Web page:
Overcrowding at Disneyland is not good for anyone, whether an out of town tourist of local AP who shows up several times a week.
                      So they should put a cap on the number of passes sold each year. When the numbers go down, start selling again.
                      Natalie, it's such a huge leap from a regular park guest to a C33 member. They spend a fortune for that exclusivity.
                      But I do agree that the parks have become too crowded. When guests reject that crowdedness, I bet adjustments will be made.

                      Comment


                      • #91
                        As to AP spending in the park vs. tourist. I had an AP in 2009-2012. The first year, including the price of 4 APs, we figured we spent in the $10-12K range that year between hotel stays (on-site), food, and merchandise. The following AP years we probably spent in the $8000 range each year. I no longer have an AP and will be a "tourist" this summer and anticipate spending around $3000. We have done the "tourist" route a few times and it is always around the same number. So, anecdotally, I spent a LOT more as an AP than I do as a tourist.

                        Comment


                        • #92
                          Originally posted by elle317 View Post
                          As to AP spending in the park vs. tourist. I had an AP in 2009-2012. The first year, including the price of 4 APs, we figured we spent in the $10-12K range that year between hotel stays (on-site), food, and merchandise. The following AP years we probably spent in the $8000 range each year. I no longer have an AP and will be a "tourist" this summer and anticipate spending around $3000. We have done the "tourist" route a few times and it is always around the same number. So, anecdotally, I spent a LOT more as an AP than I do as a tourist.
                          How many days per year did you visit as an AP, compared to your typical tourist visit?

                          The price-per-visit average is the key one, IMO.

                          Comment


                          • #93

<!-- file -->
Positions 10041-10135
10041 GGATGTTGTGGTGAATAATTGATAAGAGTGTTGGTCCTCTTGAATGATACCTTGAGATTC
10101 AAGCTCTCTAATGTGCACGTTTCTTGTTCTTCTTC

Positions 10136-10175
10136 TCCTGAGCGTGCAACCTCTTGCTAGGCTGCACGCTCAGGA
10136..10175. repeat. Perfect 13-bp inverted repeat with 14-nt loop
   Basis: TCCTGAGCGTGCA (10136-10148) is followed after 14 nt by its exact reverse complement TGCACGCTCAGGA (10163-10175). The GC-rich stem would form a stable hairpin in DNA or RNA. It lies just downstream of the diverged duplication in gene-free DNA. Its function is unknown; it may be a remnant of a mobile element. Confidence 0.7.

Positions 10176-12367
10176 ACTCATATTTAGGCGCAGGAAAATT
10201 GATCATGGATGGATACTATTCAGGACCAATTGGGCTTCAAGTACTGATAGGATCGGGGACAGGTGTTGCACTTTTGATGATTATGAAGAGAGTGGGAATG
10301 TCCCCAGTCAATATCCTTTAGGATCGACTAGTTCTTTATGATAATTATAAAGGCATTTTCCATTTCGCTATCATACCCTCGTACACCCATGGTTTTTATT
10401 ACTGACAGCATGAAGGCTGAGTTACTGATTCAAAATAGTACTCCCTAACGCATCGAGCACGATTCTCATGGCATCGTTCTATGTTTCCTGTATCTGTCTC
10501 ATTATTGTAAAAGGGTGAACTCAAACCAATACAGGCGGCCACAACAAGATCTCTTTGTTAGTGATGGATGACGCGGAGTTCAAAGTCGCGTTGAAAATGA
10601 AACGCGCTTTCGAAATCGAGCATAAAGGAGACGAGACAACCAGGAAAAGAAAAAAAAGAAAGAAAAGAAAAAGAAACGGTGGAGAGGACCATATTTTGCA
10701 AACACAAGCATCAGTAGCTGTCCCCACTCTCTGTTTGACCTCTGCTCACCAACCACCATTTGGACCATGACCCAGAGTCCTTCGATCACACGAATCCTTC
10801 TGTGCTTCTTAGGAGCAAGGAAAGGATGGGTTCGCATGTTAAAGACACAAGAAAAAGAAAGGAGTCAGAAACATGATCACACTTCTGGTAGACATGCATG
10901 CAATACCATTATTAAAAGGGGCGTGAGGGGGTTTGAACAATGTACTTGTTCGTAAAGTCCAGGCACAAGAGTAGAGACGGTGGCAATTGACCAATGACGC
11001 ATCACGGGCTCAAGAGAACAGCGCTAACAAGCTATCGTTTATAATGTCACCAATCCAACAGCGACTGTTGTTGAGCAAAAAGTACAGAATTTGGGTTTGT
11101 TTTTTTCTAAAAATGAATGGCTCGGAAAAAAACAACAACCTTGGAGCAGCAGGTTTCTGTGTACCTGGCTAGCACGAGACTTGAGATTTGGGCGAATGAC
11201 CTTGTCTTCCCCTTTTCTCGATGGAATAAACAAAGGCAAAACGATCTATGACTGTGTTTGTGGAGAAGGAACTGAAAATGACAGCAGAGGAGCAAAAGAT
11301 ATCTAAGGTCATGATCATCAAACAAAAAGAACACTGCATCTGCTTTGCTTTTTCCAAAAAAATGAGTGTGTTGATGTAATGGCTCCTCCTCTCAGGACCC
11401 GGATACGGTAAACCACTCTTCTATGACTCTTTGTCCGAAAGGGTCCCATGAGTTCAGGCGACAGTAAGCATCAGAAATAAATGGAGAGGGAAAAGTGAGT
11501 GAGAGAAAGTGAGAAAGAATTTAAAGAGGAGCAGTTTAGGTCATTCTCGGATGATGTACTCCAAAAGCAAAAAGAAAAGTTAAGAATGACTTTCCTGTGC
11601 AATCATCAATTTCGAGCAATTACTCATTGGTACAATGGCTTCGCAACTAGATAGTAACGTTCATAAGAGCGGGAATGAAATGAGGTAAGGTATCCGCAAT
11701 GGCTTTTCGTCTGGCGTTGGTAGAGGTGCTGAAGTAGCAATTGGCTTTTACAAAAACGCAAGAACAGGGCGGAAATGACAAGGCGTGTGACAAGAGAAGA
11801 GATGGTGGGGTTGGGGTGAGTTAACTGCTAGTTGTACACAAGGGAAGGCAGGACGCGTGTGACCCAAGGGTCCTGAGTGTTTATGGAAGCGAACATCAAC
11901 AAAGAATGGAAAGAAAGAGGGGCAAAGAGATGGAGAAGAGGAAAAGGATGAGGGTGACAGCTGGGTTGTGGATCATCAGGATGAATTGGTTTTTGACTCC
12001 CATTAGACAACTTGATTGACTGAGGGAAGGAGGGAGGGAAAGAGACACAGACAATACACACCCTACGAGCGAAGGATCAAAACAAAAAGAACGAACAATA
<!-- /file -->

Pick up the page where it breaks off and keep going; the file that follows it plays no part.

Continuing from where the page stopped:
Originally posted by Donald1980 View Post

                            Maybe this helps. I'm an AP, been one for the past 4 years (CM 12 years before that). I mainly only do one or two things when I visit the parks, sit down and watch the entertainment. However, I still spend money on food and beverages. Once in a blue moon I will buy some type of merchandise. I don't go on attractions very often except when family from out of town visits and on those days will spend much more money on food and merchandise. I haven't had the opportunity to visit the parks very often this year, my last visit was in November where I probably spent close to $400 on food and some merchandise in three days worth of visiting the parks. The point I'm trying to make, is that even someone like me that on the average doesn't spend much time in the parks (some days I'm only there for 3 hours), I still spend money on food or drinks.
                            But you're just a small fraction of APs who actually do that. The majority of locals will show up a lot, take up space while checking their iPhone messages, not buy merchandise and eat out of their coolers full of junk food.

                            Comment


                            • #94
                              Originally posted by Natalie Price View Post

                              But you're just a small fraction of APs who actually do that. The majority of locals will show up a lot, take up space while checking their iPhone messages, not buy merchandise and eat out of their coolers full of junk food.
                              I wouldn't generalize the majority of locals by the few you see. They have varied practices and varied spending habits. They are why you have a job there.

                              Comment


                              • #95
                                Originally posted by Natalie Price View Post

                                But you're just a small fraction of APs who actually do that. The majority of locals will show up a lot, take up space while checking their iPhone messages, not buy merchandise and eat out of their coolers full of junk food.
                                Any proof to this or is this all assumptions? I only ask, because this has been a big debate on here, which has been very hard to prove either way. I wasn't claiming to speak on the part of most APs, I responded the message in attempt to help answer their question.

                                Comment


                                • #96
                                  Originally posted by Natalie Price View Post
                                  ...The majority of locals will show up a lot, take up space while checking their iPhone messages, not buy merchandise and eat out of their coolers full of junk food.
                                  Originally posted by Donald1980 View Post
                                  Any proof to this or is this all assumptions?...
                                  While it's true that there is no formal, published documentation to prove most APers engage in this behavior, it's also true that virtually everyone working onstage witnessed the increased frequency in this behavior back when the no-interest monthly program began -- which was also the time that the number of APers surged. It was reported repeatedly, by many CMs and visitors, in this forum and others.